Revenues at Xiaomi’s smartphone business fell 8% to 32.3 billion yuan in the quarter ended Sept. 30. The company sold about 32.1m phones during the period, roughly one million units fewer than a year earlier.
Total revenue rose 5.5% to 53.66 billion yuan from the same period last year, largely in line with analysts’ expectations according to Refinitiv data.
Xiaomi has looked to foreign markets to make up for the sales drop at home but that came at a price with selling and marketing expenses jumping 16% in the quarter.
Parmy Olson and Sarah Needleman:
Transport for London, the city’s main transportation regulator, said earlier this week it determined 14,000 Uber rides in late 2018 and early 2019 weren’t conducted by authorized drivers, but by others who had been able to substitute their photos to use a real driver’s account.
Several drivers for Uber and other ride-hailing apps, in London and elsewhere, say the practice of account sharing is an open secret, discussed in private groups on social media or on messaging apps used by drivers. Uber says account sharing is an issue globally, including in the US…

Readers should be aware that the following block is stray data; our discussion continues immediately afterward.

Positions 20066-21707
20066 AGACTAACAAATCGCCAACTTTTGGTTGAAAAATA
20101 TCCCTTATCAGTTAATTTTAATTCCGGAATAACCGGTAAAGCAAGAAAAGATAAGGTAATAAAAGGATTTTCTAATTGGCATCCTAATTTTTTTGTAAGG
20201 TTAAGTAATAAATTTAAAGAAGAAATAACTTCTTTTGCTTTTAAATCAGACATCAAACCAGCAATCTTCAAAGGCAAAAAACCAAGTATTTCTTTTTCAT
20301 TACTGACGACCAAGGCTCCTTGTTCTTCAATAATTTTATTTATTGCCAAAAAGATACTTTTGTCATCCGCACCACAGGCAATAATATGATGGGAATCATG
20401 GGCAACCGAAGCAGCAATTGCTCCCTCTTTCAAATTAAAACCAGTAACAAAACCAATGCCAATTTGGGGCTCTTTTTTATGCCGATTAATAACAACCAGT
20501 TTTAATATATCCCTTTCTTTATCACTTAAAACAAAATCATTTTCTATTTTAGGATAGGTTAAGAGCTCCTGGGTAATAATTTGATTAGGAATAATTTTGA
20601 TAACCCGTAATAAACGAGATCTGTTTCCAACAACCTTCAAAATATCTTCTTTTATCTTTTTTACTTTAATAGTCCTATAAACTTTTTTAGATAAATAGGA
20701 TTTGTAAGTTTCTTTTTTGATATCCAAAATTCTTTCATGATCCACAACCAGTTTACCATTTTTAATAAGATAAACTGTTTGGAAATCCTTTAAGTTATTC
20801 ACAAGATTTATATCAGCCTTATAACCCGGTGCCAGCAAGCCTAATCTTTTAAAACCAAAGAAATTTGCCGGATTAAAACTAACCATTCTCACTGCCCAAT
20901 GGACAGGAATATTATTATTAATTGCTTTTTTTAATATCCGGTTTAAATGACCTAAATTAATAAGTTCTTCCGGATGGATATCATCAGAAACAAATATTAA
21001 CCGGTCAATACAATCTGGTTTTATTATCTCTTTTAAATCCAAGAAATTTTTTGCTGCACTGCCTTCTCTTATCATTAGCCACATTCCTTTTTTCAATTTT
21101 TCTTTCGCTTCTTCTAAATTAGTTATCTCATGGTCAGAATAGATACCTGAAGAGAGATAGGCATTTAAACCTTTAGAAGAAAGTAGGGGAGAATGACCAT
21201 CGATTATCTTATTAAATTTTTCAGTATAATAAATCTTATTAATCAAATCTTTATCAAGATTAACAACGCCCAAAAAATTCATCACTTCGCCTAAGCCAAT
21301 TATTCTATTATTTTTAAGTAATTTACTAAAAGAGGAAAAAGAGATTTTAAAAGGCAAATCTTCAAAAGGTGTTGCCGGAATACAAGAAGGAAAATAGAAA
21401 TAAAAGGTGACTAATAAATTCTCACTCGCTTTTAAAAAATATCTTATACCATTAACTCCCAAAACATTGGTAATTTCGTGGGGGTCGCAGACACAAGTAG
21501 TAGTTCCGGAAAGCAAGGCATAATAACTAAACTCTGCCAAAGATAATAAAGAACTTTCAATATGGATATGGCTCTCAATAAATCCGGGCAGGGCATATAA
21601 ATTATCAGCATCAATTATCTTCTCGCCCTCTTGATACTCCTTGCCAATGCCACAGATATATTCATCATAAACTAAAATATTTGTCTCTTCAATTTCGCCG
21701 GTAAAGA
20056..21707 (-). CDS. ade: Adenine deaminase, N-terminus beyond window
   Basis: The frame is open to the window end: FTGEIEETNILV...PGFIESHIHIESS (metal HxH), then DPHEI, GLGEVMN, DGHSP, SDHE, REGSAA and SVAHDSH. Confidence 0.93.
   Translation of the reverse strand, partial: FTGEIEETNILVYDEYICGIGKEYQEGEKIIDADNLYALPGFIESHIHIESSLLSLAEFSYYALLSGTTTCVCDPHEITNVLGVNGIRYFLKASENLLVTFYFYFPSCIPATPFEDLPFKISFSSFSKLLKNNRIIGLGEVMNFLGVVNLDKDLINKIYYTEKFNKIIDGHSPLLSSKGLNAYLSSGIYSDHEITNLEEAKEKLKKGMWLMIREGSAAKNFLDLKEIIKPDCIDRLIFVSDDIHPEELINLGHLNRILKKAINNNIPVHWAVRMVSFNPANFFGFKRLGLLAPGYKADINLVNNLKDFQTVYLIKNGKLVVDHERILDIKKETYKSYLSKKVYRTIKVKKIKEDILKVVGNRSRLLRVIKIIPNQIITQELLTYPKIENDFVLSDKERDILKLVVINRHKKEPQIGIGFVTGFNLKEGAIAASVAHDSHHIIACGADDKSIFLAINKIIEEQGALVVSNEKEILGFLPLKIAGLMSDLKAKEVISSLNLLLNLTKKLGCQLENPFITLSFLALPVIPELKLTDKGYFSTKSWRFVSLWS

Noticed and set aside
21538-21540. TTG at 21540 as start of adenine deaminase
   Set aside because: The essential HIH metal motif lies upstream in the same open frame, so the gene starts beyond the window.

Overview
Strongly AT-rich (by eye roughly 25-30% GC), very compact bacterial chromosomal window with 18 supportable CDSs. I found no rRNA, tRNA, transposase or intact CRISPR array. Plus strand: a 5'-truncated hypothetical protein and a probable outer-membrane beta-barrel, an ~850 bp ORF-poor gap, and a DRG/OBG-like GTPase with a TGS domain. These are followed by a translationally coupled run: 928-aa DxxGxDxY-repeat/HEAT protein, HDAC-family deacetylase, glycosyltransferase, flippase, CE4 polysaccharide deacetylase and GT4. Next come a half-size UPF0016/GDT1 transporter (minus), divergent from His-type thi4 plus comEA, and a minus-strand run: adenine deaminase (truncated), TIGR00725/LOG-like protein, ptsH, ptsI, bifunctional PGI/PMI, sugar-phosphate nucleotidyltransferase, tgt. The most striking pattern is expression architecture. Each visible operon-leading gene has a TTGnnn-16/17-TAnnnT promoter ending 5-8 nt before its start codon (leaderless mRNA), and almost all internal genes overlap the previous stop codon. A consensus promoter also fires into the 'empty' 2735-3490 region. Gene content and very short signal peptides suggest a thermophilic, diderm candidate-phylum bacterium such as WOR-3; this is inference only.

…The issue identified in London involved 43 drivers who managed to trick the Uber app into thinking they were inside special Uber offices. The offices, called Greenlight hubs, are the only place where drivers in London can update their profile photo.
Uber said it remedied the photo-fraud problem in London in October and rolled out fixes world-wide. The Uber spokeswoman, however, said it isn’t necessarily a “silver bullet.”
Drivers say photo swapping provides a simple way for one driver to temporarily transfer access to an authorized ride-hailing account to someone else. Drivers taking a vacation or an extended break, for instance, can try to rent out their Uber credentials to others. Another technique: Two or more drivers can alternate shifts on the same account.